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expert reaction to news that government has agreed a deal to buy antibody tests from Roche

There have been reports that the UK government plans to by COVID-19 antibody tests from the pharmaceutical company Roche.


Dr Simon Clarke, Associate Professor in Cellular Microbiology, University of Reading, said:

“The announcement that NHS and care workers are to be offered antibody tests will allow health authorities to determine how many people working in those environments were asymptotically infected during the recent peak.  A number of NHS trusts have been screening staff for antibodies routinely, over the last few weeks.  It’s not yet clear who else is thought to “need” the test and why.  We currently know very little about post-infection immunity to Covid-19, so it could be very dangerous to make casual assumptions about the safety of any staff who have antibodies; we don’t know for sure that this will provide effective immunity or how long it would last for.”


Prof Richard Tedder, Visiting Professor in Medical Virology, Imperial College London, said:

“The Roche assay is designed to detect the presence of antibody to the nuclear protein antigen. I think there is some looseness of thought in the statement from number 10 that this assay provides tests which will be available ‘for people who need them’. Yes, there is value in knowing that somebody has truly been infected but how you use this result and what it means is certainly less clear.

“The inference, and one has to question what data are there to support this, is that the presence of antibody to NP indicates that the person from whom the blood sample was taken has been infected and thus is no longer susceptible to reinfection. Whilst this may in theory be the case until this is proven the presence of anti-NP does not indicate lack of susceptibility to reinfection.

“The presence of neutralising antibody which some tests are able to detect and measure must be used as a confirmatory backup when giving an individual the result of their NP antibody test. At this early stage in the use of serology to inform about the infection status of both healthcare professionals and patients and their families it is essential that an NP result does not modify behaviour since there is no evidence within the NP serological test of the presence or absence of antibody which may neutralise and prevent reinfection. For this reason there are strong recommendations that individuals whose serum contains antibody to NP should also be offered automatically a confirmatory test which is able to detect the presence of virus neutralising antibody.”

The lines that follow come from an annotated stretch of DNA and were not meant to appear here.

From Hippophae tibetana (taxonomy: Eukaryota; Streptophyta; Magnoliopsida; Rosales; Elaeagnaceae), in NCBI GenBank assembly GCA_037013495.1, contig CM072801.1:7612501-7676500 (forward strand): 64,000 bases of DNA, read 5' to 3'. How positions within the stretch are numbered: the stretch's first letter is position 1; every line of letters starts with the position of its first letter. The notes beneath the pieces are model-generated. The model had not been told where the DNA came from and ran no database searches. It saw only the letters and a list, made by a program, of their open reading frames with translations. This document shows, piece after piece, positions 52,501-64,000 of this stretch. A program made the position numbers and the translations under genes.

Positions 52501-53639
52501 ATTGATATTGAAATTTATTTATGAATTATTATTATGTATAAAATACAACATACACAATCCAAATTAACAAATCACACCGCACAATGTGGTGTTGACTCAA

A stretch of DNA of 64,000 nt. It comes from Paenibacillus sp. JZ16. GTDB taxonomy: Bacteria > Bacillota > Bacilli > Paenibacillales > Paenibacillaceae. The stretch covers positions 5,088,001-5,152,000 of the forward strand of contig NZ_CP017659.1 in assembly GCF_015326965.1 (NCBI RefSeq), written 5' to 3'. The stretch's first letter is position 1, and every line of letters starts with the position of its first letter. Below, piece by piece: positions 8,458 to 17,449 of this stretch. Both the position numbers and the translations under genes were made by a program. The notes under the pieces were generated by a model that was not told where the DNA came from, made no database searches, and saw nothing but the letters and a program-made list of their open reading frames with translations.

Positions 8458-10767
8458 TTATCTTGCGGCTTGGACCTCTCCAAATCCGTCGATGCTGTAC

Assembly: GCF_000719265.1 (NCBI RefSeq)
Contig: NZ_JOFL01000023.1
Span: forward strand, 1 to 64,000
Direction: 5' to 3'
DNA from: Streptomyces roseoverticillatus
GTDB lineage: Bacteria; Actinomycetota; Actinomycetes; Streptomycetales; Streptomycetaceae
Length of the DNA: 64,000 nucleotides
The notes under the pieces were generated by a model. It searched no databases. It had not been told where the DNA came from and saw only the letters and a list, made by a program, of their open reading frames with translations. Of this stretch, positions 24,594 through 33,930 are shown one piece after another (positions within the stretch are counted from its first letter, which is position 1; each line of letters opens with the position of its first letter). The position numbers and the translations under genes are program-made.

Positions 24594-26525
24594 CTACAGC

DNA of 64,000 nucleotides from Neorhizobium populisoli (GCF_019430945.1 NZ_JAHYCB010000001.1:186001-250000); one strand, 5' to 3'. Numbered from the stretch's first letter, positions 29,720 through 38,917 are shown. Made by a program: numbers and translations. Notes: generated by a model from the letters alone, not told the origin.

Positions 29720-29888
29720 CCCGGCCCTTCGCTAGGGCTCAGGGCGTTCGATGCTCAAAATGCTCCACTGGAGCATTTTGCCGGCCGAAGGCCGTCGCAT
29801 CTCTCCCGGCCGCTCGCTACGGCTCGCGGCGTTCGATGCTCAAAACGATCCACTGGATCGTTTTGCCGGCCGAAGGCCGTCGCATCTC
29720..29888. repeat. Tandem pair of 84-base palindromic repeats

Note: NP stands for nucleoprotein and is the internal components of the virus which wraps around the nucleic acid. 


Prof Lawrence Young, Professor of Molecular Oncology, Warwick Medical School, University of Warwick, said:

“This is great news which means we can now get a real understanding of the level of past infection in the community.

“Antibody tests will, for the first time, allow us to have a more detailed appreciation of the level of previous SARS-CoV-2 infections in the population. While we don’t know for sure whether the presence of these antibodies means that you are protected from re-infection, increasing evidence suggests that antibodies against the virus will offer some degree of protection. The antibody test will help us to better understand the immune response to the virus and whether it does provide protection. The sensitivity and specificity of the Roche test are very good which means that it is a very accurate test.

“As far as I understand it, the tests on sale from Superdrug and Babylon are very similar. Superdrug is using the Abbott test which has also been evaluated by Public Health England.

“We won’t know about the level of protective immunity indicated by the presence of antibodies until we have more information. All current indications are that these antibodies will provide some protection and could be used in the future for ‘immunity passports’ but only when we know more.

“The availability of ‘over the counter’ tests is a worry if people use these to provide reassurance.”


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